Medieval Tibetan Buddhism says to hipsters, “just stop already”

Lojong is some seriously old-school mind training.

It’s survived this long for a reason – it’s good.

How good?

12th Century Tibetan Buddhism good.

There are many aphorisms in its teachings – each short, yet holding a lot of wisdom.

One that I’m thinking of right now:

“Don’t misuse the remedy”.

A basic example – think of someone who travels all the time, who posts #TravelIsLife and #TakeMeBack everywhere. They’ve seen all the airports and Westernised tourist traps on the planet.

Does travel broaden the mind?

Sure – it’s the remedy for a closed mind.

But some folks misuse it, using travel as a form of self-indulgence – a distraction from their real issues.

That’s a trivial example though… unless you’re one of their friends, that is. Especially if you’re the sort who broadens your mind through study instead of tourism. I remember someone judging me, treating me like some insular hermit, because I’d never had the opportunity to vomit all over myself in a different country.

Here’s a more serious example:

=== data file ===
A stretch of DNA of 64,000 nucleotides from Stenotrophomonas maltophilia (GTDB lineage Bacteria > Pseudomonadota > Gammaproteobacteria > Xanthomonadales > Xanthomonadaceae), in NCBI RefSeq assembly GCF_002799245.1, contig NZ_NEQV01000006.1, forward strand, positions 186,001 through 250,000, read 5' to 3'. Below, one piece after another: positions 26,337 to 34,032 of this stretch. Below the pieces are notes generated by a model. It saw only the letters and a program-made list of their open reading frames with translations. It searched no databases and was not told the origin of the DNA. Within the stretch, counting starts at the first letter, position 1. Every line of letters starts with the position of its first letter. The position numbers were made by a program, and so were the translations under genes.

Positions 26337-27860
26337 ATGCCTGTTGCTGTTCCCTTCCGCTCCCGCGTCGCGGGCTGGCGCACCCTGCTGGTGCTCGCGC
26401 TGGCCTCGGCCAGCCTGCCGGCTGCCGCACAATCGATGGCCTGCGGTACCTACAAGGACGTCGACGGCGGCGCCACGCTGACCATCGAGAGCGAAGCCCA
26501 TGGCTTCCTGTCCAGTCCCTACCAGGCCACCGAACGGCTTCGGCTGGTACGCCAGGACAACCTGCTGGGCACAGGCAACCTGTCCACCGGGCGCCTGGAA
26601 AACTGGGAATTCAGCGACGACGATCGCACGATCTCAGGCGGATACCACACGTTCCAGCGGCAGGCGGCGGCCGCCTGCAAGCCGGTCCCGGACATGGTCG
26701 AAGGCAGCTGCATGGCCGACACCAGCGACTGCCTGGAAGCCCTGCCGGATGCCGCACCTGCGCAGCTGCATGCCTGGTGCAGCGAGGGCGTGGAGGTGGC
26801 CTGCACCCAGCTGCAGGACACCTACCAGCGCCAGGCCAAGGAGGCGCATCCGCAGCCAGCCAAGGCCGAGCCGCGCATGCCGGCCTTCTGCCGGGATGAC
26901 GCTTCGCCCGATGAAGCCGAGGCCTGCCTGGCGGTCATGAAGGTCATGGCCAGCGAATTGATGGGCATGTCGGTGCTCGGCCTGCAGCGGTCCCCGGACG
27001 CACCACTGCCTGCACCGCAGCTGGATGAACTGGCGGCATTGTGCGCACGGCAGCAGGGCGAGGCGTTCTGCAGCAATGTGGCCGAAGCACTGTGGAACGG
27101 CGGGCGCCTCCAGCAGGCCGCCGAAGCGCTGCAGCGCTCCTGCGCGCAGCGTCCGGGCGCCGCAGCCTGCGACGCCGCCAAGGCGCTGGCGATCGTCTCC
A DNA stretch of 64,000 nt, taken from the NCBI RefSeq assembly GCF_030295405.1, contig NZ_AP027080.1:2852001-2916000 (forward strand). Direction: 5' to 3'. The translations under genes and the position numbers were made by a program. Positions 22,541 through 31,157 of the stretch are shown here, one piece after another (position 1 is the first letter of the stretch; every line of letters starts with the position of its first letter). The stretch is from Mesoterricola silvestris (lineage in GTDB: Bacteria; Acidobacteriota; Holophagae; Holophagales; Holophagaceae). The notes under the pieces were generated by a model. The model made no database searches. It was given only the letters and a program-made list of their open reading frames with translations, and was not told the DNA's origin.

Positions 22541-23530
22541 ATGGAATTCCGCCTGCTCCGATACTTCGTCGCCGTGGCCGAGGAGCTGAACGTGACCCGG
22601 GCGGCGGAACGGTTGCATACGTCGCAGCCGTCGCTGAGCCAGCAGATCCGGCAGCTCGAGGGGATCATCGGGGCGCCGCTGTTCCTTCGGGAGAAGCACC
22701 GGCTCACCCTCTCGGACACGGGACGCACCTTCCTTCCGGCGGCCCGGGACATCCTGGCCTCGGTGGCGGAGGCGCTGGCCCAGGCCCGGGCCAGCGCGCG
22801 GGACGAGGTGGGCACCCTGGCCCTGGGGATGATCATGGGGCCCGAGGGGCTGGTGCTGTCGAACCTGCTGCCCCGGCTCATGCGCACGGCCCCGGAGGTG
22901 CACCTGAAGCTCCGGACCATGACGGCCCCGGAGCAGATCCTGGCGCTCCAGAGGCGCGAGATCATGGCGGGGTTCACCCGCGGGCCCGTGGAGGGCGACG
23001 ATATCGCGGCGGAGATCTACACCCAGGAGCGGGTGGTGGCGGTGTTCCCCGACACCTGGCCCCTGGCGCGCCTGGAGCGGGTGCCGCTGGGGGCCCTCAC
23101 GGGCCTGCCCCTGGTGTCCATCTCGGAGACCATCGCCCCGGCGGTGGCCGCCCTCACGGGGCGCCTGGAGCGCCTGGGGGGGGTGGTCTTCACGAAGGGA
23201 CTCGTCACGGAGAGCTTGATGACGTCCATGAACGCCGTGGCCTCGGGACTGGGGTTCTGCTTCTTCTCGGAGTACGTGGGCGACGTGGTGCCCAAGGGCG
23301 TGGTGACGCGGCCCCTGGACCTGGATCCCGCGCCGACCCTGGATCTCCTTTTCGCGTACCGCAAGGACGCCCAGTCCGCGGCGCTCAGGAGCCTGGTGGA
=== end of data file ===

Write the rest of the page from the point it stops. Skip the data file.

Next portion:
You can use hypnosis to become neurotic, emotionally unstable, toxic and cut off from your own unconscious. I know, because I’ve seen it.

Heck, there are entire schools of NLP built around this practice.

Lojong says it best when it says, don’t do this.

That’s why it pays to have a hypnotist work with you with this.

One you can trust.

One who has your best interests at heart and has the skills to handle whatever you throw at them.

I’ve been doing this for years. You can read all about it on my website. And if that’s not enough, I have plenty of free and affordable resources to help you get to know my style better.

Or you can skip all that and read why other folks trust me here:

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